A Sucker for Socks

Below are just a few examples of my past outfits proving how I’m a sucker for socks, leg warmers, and tights. Fall is fast approaching, and I just CAN’T WAIT to sport some new looks with my favorite fall accessory. Sadly, I’ve been so “practical” with my clothing this year (being a fitness instructor-hippie) that I’ve barely worn layers or accessories. I am barefoot almost every single day, I kid you not!  How I miss just putting together fun and offbeat outfits for the sake of artsy pursuits! <3 P.S. Clicking on each photo takes you to the original post.



Lovin’ Lene Lovich’s Plaits & Head Coverings

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Some of us don’t wait for Halloween to wear “costumes.” For us, wearing elaborate or theme-inspired clothing is a daily matter. You call it costumes, we call it a way of living! Last year, I wrote about escaping from “Sartorial Stereotypes” for Halloween with just a quick list of ideas.  So, for most people who are just looking for cool and obscure references for their Halloween costumes, how about you take a hint from the lovely Lene Lovich?

Lene Lovich (born Lili-Marlene Premilovich) is an American singer-songwriter New Wave artist from the late 70s-early 80s (my favorite period!). Her most famous hit was “Lucky Number.” This lady, although born in Detroit came from an English mother and an Yugoslavian father. She also went back to her mother’s country for an extensive period to study art. In fact, her iconic hairstyle with scarves came from how she covered her hair to keep it away while sculpting!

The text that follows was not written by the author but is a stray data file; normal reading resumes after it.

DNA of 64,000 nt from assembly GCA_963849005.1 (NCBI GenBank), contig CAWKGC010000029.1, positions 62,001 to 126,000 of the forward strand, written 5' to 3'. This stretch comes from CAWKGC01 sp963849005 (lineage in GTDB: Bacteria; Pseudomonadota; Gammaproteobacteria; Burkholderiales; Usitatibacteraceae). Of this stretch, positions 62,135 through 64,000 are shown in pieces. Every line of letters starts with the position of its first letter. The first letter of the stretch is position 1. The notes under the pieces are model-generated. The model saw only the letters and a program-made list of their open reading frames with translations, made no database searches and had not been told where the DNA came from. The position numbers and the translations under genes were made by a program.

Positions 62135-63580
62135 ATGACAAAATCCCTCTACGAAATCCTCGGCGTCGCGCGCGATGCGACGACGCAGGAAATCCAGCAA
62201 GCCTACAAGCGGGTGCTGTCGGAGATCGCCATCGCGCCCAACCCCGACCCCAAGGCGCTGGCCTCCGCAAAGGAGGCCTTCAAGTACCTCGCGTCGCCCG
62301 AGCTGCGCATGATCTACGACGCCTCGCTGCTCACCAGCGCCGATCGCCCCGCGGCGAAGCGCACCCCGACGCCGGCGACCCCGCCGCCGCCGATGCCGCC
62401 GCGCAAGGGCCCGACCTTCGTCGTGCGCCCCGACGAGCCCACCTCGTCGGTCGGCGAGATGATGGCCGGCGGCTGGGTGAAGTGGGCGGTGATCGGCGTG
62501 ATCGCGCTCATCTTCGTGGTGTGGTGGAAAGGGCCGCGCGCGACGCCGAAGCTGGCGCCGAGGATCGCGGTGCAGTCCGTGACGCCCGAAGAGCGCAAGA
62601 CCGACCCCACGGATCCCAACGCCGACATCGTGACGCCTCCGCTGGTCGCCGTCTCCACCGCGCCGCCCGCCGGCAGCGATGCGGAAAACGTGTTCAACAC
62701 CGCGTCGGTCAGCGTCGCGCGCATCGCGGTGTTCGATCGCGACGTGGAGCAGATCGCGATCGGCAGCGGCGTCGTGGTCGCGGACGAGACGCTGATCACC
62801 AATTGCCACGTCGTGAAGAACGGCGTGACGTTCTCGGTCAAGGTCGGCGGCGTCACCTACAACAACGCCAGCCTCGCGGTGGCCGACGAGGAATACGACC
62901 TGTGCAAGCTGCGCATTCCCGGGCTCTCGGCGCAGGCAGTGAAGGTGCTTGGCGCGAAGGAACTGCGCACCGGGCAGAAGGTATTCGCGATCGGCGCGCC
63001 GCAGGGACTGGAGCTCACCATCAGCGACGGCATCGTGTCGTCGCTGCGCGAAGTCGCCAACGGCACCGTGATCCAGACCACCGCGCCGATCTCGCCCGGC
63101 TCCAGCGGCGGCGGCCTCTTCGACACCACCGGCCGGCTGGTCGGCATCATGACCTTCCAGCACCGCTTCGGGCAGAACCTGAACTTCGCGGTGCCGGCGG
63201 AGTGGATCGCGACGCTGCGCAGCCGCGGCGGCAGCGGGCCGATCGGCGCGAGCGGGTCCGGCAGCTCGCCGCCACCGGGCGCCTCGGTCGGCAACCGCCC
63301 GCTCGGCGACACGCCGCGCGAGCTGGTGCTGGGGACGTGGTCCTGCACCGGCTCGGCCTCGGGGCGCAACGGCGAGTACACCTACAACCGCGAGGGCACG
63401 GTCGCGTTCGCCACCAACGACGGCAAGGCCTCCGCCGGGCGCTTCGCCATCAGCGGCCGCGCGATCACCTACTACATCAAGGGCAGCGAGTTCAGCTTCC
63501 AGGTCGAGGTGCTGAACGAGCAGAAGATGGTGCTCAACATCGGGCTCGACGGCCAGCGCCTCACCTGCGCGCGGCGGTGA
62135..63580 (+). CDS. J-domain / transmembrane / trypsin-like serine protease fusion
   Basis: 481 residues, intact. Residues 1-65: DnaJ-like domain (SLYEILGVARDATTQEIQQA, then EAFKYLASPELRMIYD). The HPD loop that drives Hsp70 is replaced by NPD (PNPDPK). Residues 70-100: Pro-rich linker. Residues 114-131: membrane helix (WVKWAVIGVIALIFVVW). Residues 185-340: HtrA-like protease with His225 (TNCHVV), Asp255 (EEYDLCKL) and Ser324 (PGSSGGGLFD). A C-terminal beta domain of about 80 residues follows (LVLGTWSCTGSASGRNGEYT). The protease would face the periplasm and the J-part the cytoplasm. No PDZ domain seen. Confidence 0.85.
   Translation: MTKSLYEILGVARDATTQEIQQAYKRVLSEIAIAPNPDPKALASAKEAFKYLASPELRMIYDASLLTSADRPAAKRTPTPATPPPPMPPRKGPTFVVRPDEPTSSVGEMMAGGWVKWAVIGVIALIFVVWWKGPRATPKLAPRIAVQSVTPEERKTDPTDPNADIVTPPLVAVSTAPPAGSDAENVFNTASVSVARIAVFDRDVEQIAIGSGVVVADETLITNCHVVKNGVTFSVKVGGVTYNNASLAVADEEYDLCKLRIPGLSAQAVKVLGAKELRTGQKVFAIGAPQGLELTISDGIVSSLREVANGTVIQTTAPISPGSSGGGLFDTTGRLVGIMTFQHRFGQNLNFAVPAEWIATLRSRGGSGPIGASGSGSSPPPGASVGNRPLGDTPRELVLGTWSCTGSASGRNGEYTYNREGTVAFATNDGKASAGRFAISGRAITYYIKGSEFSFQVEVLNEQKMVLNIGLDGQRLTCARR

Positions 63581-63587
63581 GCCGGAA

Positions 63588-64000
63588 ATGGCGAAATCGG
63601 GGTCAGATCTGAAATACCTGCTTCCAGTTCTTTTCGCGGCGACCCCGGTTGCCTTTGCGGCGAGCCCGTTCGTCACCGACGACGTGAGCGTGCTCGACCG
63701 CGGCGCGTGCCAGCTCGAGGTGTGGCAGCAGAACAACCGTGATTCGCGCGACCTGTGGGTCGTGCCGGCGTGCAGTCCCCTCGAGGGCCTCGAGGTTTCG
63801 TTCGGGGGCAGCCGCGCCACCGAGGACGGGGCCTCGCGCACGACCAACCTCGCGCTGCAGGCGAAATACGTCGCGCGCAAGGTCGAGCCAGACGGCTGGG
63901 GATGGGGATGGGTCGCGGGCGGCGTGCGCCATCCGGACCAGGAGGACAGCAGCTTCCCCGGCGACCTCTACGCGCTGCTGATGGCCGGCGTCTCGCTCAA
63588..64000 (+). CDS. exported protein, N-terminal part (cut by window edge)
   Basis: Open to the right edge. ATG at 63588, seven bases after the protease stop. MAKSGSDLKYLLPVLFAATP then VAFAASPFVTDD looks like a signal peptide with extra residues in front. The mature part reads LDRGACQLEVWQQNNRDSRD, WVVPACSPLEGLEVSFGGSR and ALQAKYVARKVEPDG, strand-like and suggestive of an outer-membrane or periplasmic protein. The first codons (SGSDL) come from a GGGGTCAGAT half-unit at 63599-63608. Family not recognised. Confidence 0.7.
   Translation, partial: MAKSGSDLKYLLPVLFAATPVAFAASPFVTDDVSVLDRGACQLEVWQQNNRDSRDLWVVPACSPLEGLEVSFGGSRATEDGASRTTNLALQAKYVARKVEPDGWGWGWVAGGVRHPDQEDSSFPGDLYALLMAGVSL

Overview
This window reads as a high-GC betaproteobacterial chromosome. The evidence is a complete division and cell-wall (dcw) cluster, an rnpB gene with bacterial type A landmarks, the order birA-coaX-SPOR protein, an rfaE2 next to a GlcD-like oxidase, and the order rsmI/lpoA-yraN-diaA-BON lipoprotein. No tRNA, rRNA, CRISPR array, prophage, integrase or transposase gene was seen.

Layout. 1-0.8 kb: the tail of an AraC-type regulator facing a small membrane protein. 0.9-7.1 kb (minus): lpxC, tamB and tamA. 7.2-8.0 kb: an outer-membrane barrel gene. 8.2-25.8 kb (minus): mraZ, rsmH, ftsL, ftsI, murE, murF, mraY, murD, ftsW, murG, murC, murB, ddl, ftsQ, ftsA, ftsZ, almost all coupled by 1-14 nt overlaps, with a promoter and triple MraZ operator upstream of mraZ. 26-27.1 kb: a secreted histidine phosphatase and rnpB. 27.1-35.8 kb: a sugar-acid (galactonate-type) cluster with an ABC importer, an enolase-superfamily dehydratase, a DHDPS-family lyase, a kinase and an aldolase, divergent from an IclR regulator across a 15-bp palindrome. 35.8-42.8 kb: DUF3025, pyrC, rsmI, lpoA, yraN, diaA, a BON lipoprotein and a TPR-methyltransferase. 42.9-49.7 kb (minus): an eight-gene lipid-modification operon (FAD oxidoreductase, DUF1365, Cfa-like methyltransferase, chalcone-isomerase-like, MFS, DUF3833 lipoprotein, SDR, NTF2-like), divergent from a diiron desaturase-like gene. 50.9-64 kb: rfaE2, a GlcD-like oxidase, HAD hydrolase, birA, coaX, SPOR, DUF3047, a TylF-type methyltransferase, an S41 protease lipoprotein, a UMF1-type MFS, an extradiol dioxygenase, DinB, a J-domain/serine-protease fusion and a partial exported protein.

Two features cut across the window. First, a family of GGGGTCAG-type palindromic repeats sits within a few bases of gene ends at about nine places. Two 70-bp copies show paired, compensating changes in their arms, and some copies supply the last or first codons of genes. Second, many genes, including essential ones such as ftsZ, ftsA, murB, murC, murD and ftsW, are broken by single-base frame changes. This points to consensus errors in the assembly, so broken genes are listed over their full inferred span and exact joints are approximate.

Looking at her clothing and hair in plaits,  you can’t help but think of traditional Yugoslavian attire, most likely influenced by her father’s side. Below are a couple of photos of the country’s costume for women:


Source: 12

Lene Lovich’s “Lucky Number” music video:


Kigurumi: To wear or not to wear a stuffed toy…


We all know Japanese trends can be a bit too much for the rest of the world to comprehend let alone like, but that is exactly why a lot of us are drawn to them! There are these things called Kigurumi, Kigu for short, which is a Japanese word which roughly means “to wear a stuffed toy.” They are basically character onesies, usually an animal, for adults.

I’ve seen plenty of these worn as Halloween costumes for kids and even for animals. I’ve also seen Hello Kitty Beanie Babies at Hallmark wearing a bunny onesie, which is frankly rather bizarre and even MORBID. So, Kigus shouldn’t be that weird to the Western world, right?


Not until you see people wearing them on the streets on a regular day! That’s right, these are “streetworn.”

Take a look at some photos:

Source: Unknown

Source: Christine J Wilson

Source: We are Cartoon

Source: Cambosh

Below you’ll find a few products from English kigu retailer Kigurumi Onesies. A lot of these retailers I’ve noticed are actually from the UK. I don’t hear much about kigus around Northern America. If you are from the UK, have you heard of these costumes turned streetwear called kigus? Would you wear them?


Top to bottom, left to right: Blue HippoFrogBlue Unicorn



Escape from the Sartorial Stereotype: Tips for Creative Costumes